Faith begins where the will of God is known. If it is God’s will to heal only some of those who need healing, then none have any basis for faith, unless they have a special revelation that they are among the favored ones. Faith must rest on the will of God alone, not on our desires or wishes. Appropriating faith is not believing that God can but that God will. Because of not knowing it to be a redemptive privilege for all, most people in our day, when seeking healing, add to their petition, “If it is Your will.”
Among all those who sought healing from Christ during His earthly ministry, we read of only one who had this kind of theology. This was the leper, who said, “Lord, if thou wilt, thou canst make me clean” (Matt. 8:2). The first thing Christ did was to correct his theology by saying, “I will: be thou clean” (v.3). Christ’s “I will” cancelled his “if”, adding to the man’s faith that Christ could heal him, the faith that He would.
The theology of this leper, before Christ enlightened him, is almost universal today, because this part of the Gospel is so seldom and so fragmentarily preached.
We see, from almost every conceivable angle throughout the Scriptures, that there is no doctrine more clearly taught than that it is God’s will to heal all who have need of healing, and that they may fulfil the number of their days, according to His promise (Exod. 23:26). Of course, we mean all who are properly taught and who meet the conditions prescribed in the Word. Now, I hear some say, “If healing is for all, then we will never die.” Why not? Divine healing goes no further than the promise of God. He does not promise that we will never physically die, but He says, “I will take sickness away from the midst of thee….The number of thy days I will fulfil” (vv.25-26). Consider the following texts:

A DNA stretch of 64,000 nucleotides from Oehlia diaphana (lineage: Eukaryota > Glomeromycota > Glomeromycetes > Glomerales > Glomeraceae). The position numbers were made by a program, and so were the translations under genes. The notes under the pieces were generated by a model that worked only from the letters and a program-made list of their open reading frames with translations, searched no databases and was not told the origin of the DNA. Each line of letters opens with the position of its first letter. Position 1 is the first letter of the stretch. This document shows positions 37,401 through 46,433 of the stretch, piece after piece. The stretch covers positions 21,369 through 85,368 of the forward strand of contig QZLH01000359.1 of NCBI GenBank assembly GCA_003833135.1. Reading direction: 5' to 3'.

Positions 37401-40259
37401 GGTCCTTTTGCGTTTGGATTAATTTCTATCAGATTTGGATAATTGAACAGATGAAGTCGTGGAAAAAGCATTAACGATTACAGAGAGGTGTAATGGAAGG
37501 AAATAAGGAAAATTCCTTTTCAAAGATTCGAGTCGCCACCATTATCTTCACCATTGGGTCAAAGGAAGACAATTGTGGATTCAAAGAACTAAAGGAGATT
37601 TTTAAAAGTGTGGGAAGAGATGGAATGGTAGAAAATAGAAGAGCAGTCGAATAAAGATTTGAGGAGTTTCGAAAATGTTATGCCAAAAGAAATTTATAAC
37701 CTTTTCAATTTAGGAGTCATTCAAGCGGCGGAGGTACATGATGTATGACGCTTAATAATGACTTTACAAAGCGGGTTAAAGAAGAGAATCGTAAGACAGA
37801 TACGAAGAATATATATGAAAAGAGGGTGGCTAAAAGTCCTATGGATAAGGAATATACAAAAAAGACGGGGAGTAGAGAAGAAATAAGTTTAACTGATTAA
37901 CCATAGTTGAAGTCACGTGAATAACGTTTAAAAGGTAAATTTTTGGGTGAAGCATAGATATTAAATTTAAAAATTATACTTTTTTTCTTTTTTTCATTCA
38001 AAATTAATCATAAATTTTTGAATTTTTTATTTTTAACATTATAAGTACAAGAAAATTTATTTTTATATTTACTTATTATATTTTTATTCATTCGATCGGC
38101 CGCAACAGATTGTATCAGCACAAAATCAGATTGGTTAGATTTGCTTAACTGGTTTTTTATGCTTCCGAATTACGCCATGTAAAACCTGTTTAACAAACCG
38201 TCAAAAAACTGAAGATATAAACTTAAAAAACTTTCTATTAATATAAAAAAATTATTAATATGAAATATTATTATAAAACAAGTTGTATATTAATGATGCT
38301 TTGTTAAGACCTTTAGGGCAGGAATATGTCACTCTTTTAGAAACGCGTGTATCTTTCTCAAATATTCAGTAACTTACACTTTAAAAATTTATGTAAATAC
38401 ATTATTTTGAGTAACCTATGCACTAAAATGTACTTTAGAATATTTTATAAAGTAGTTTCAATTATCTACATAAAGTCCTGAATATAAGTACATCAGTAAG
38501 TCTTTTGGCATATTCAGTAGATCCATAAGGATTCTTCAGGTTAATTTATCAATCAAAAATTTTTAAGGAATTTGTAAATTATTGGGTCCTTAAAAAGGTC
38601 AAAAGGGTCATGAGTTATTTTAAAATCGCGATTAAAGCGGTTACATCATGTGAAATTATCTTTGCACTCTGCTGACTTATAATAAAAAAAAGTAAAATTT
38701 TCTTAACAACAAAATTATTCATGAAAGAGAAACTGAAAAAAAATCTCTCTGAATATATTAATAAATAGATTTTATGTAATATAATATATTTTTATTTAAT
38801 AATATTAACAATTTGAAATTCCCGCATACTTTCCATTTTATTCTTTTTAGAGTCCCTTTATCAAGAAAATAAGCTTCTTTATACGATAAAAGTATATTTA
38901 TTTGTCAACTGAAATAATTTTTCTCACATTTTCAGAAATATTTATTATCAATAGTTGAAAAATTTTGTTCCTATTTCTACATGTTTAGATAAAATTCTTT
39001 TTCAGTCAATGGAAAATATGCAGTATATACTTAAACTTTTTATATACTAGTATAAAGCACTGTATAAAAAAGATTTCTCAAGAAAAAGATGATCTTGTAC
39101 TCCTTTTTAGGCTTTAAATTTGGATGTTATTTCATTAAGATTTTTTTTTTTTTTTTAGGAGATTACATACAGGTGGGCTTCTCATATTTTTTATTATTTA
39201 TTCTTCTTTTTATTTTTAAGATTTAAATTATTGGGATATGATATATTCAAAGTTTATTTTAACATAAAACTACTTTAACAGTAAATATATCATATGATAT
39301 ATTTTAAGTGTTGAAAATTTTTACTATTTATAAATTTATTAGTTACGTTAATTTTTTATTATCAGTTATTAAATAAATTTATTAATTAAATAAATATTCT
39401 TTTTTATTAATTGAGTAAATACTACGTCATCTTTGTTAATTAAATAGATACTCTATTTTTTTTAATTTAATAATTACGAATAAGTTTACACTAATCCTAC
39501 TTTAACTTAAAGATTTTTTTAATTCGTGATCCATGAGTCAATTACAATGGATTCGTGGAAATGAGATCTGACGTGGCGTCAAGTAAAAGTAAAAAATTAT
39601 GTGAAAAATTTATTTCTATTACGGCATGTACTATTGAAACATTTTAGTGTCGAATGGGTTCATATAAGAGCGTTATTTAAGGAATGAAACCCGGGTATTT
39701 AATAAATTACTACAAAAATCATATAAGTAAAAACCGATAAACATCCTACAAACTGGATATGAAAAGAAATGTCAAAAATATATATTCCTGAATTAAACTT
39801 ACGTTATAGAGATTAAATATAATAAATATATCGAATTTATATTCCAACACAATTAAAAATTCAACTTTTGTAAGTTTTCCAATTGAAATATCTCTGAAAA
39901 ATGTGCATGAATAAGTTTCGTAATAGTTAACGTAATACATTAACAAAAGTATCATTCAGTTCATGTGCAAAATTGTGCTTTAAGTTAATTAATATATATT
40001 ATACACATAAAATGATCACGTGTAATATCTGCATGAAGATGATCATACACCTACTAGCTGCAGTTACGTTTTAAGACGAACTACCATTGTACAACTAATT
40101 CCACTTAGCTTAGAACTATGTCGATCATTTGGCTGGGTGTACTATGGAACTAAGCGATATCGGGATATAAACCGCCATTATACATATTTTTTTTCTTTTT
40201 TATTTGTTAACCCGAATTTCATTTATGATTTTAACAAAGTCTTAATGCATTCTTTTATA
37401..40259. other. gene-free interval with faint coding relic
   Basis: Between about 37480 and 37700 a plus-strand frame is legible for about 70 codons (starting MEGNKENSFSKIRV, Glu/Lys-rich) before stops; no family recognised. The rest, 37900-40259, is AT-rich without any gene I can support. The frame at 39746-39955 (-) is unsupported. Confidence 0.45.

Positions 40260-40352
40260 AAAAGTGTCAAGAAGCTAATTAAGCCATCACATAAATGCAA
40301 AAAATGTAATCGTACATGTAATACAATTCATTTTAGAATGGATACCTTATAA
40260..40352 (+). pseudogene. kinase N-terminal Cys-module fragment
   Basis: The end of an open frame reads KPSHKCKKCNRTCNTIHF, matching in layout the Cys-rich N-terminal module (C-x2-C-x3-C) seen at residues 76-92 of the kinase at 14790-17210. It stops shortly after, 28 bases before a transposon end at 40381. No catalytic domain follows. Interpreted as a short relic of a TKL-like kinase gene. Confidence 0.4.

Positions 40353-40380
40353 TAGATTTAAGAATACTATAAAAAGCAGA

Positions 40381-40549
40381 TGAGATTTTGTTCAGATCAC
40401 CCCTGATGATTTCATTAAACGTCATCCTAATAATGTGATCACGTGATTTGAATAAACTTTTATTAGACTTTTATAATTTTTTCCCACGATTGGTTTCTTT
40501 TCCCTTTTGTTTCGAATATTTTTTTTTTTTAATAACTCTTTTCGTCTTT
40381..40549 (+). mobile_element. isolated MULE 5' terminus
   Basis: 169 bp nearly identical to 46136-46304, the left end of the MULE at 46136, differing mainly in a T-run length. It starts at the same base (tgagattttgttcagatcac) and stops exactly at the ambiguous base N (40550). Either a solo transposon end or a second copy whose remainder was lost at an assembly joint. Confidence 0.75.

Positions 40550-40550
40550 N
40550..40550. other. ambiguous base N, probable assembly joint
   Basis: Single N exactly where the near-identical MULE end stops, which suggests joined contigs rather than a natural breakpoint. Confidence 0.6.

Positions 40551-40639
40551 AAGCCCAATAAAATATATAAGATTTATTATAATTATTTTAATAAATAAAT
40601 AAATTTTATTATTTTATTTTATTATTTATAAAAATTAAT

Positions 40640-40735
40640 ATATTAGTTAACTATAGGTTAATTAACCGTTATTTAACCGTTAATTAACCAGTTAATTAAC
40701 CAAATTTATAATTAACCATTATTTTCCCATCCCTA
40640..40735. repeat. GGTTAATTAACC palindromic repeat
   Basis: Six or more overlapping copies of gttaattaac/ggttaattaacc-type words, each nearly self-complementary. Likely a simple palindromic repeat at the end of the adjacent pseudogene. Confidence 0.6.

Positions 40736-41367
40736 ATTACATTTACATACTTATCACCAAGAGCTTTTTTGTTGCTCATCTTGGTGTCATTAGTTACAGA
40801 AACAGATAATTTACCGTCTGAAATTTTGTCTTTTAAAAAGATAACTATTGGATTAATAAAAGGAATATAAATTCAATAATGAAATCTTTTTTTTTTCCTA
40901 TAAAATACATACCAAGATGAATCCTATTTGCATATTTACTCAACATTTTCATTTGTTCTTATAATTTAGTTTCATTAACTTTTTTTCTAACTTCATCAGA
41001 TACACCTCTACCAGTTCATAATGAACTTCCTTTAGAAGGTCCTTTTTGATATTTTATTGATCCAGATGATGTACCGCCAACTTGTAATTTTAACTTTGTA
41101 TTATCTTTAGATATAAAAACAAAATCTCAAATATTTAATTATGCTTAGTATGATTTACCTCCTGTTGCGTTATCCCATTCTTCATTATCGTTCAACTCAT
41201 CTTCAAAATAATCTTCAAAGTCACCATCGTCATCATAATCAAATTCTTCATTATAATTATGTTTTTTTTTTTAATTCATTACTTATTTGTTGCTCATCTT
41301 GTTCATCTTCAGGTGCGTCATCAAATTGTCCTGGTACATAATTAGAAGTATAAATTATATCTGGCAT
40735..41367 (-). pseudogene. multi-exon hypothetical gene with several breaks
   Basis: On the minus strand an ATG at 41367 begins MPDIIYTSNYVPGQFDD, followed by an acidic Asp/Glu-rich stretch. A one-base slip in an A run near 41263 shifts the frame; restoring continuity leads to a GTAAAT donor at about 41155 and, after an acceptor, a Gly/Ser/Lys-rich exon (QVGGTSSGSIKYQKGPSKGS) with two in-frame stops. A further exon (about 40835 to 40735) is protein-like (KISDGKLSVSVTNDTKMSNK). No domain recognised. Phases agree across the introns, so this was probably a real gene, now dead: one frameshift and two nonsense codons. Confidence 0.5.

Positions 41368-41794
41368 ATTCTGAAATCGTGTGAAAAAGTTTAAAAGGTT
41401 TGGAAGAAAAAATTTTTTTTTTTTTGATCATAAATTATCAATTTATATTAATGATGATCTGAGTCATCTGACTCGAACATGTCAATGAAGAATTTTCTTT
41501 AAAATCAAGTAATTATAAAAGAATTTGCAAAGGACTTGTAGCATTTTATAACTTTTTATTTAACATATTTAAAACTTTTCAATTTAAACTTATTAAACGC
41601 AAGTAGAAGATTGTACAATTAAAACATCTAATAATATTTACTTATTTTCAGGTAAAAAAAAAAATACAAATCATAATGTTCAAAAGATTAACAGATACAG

The days of our years are threescore years and ten [seventy]; and if by reason of strength they be fourscore years [eighty]. (Ps. 90:10)
Take me not away in the midst of my days. (Ps. 102:24)
Why shouldest thou die before thy time? (Eccl. 7:17)
Then some may ask, Well, how is a man going to die?
Thou takest away their breath, they die, and return to their dust. (Ps. 104:29)
Whilst many of these references are related to the Old Testament, it can also be seen from the New Testament that God has not changed and that he is still a healing God. Bosworth explores this further, arguing that “Christ is the Expression of God’s Will (pp. 50-51)” and that
There is no better way of ascertaining the proper answer to the question before us than by reading the Gospels, which record the teachings and the works of Christ. He was the expression of the Father’s will. His life was both a revelation and a manifestation of the unchanging love and will of God. He literally acted out the will of God for Adam’s race. He said, “I came down from heaven, not to do mine own will, but the will of him that sent me” (John 6:38), and “The Father that dwelleth in me, he doeth the works” (John 14:10). He also said, “He that hath seen me hath seen the Father” (v.9); therefore; when He healed the multitudes who thronged Him day after day, we see the Father revealing His will. When He “laid his hands on every one of them, and healed them” (Luke 4:40, emphasis added), He was doing and revealing the will of God for our bodies.